Myth #2 – I Won’t Be Able to Graduate On Time

Not true! This is Reason Number One Million why COM is the best. COM offers COM Internship Programs abroad in a number of locations (such as London, Paris, Madrid, Los Angeles, to name a few). While abroad, with this internship and some liberal arts classes – you can actually satisfy all of your requirements while travelling abroad. Plus, the internship is so worth it when looking for jobs after graduation.

Myth #3 – I Won’t Be Able to Handle the Culture Shock

Yes, there will be Culture Shock. I won’t lie and say there isn’t. But as someone who’s known many people who go abroad, the culture shock is actually the best part of studying abroad. While some people may be turned away by the idea of a new culture – use this experience as a way to broaden your horizons. The new things you’ll get to experience may pleasantly surprise you.

Long story short – go abroad! You won’t regret it. I’ll keep you updated next semester with all of my exciting London adventures, along with fellow COM Ambassadors – Dany, Julianna and Sarah!

Signing Out,


Jason: Madrid!

¡Hola! In case you haven´t been following COMlife, Kate and I are both abroad this semester so this blog is coming all the way from Madrid en España!

Normally my blogs are more or less stream of consciousness but I´ll try to organize this one a bit because I have a lot to say. Also sorry if my English sounds funny but I´m at my internship now and it´s sometimes hard to switch between 3 languages (English, Spanish, and French- because my supervisor is French so I speak with her in French from time to time)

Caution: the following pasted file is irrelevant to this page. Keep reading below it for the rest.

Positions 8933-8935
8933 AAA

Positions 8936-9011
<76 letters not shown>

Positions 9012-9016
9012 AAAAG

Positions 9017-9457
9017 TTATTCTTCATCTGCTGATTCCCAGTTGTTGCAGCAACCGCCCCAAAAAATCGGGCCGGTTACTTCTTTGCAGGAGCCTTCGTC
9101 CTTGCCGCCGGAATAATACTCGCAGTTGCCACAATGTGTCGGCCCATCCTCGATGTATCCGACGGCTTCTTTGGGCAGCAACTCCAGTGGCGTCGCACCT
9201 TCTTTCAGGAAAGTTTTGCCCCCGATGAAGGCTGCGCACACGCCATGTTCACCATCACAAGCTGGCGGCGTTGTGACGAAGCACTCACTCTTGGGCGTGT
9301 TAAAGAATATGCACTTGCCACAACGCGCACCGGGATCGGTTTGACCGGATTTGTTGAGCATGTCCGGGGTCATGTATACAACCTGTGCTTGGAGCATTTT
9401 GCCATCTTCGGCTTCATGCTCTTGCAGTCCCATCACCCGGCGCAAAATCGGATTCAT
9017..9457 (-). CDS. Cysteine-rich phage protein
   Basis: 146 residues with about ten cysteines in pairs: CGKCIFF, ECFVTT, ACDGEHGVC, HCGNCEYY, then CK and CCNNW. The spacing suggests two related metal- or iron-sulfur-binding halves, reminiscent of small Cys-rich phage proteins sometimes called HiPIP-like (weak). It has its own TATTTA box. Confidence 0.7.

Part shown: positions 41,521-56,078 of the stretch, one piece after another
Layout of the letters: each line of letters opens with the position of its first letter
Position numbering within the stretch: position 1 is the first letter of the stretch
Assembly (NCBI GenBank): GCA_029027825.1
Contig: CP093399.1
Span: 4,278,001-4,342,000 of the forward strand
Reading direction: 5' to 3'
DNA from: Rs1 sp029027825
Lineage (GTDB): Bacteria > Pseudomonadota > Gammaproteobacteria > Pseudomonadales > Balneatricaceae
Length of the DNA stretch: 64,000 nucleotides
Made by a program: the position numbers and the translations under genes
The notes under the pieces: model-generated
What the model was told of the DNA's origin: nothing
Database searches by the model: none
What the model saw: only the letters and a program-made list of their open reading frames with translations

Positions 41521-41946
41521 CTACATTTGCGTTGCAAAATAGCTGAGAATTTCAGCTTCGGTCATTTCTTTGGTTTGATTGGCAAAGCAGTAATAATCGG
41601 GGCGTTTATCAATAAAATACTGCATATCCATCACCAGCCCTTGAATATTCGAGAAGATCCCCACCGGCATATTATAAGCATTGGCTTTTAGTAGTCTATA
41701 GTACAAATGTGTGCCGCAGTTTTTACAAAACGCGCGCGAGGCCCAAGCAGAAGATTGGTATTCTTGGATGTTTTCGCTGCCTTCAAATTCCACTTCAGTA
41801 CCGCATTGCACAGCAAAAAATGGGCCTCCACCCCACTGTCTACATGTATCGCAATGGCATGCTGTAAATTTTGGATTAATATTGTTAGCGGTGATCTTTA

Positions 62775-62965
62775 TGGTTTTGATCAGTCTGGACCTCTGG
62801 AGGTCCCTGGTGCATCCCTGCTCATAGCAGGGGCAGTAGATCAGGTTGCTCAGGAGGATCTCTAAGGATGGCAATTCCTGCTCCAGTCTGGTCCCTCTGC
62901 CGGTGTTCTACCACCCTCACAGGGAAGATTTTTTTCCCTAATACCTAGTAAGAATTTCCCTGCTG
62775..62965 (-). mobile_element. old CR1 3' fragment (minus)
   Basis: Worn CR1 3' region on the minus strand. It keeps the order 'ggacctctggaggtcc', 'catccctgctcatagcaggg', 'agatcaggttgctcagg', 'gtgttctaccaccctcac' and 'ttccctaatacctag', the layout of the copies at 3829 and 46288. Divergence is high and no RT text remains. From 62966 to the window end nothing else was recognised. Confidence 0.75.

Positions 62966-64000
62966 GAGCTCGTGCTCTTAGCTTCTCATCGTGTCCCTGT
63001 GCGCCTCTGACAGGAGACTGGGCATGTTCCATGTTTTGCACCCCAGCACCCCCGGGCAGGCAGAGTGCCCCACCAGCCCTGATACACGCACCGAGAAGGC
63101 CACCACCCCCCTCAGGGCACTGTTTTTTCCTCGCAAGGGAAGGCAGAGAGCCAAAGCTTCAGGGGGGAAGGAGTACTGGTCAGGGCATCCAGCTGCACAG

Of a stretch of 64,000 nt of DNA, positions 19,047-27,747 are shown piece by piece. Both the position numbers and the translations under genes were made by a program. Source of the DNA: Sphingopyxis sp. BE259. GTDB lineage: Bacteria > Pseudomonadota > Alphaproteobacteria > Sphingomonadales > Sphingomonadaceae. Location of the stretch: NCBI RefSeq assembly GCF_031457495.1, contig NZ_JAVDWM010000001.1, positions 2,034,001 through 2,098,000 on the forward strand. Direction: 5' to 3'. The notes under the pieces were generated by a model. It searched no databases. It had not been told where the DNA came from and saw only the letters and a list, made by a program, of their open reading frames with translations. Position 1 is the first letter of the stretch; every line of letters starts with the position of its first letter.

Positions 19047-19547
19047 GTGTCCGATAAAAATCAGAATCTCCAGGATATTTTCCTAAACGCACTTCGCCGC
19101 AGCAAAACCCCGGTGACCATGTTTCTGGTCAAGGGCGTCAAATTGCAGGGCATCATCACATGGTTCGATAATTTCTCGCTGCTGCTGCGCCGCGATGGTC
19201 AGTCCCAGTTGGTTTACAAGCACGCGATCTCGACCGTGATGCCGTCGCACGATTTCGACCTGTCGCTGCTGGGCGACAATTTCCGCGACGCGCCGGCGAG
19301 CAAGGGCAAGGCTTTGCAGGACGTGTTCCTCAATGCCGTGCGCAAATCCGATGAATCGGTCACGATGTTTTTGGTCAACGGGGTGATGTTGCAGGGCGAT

So today marks my 13th day in Madrid- although I have to be honest, for both my friends and me, it feels like we´ve been here for much longer than that; all for the better of course. It´s crazy thinking about how much my Spanish has improved in barely two weeks; to the effect that I can understand almost everything. And although I don´t speak perfectly, I´ve got the confidence to try now and thats 50%!

I have three classes and one internship. My classes are Spain and the EU, Advance Spanish Language, and a documentary class. All of my professors are beyond incredible and are so passionate about what they teach. Of course my favorite class is the documentary class because it´s a mix of European/ Spanish history and sociology with technical documentary through out.

My internship is with Lopez- Li Films, located only one block away from the Instituto Internacinal where we take classes. It´s a documentary company of about 8 people and just happens to be one of the most well respected documentary production houses in Spain. I´ve been working here less than 10 days and I´ve already been working with Photoshop and After Effects on real projects for the company. Yesterday I got to help out with a set of interviews for a new documentary that the company is making about professional story tellers- actors who recount fables that have been passed down through out the generations. We heard from someone from Galacia, el Pais Basco, and Madrid- three places in Spain that speak very different languages. My official title was auxiliary camera man (I think.)

But yeah, everything has been going extremely well so far! I´ll post some photos from the interview below. If you guys have any questions about my experience so far feel free to send me an e-mail or a message on Facebook!

¨Ta logo!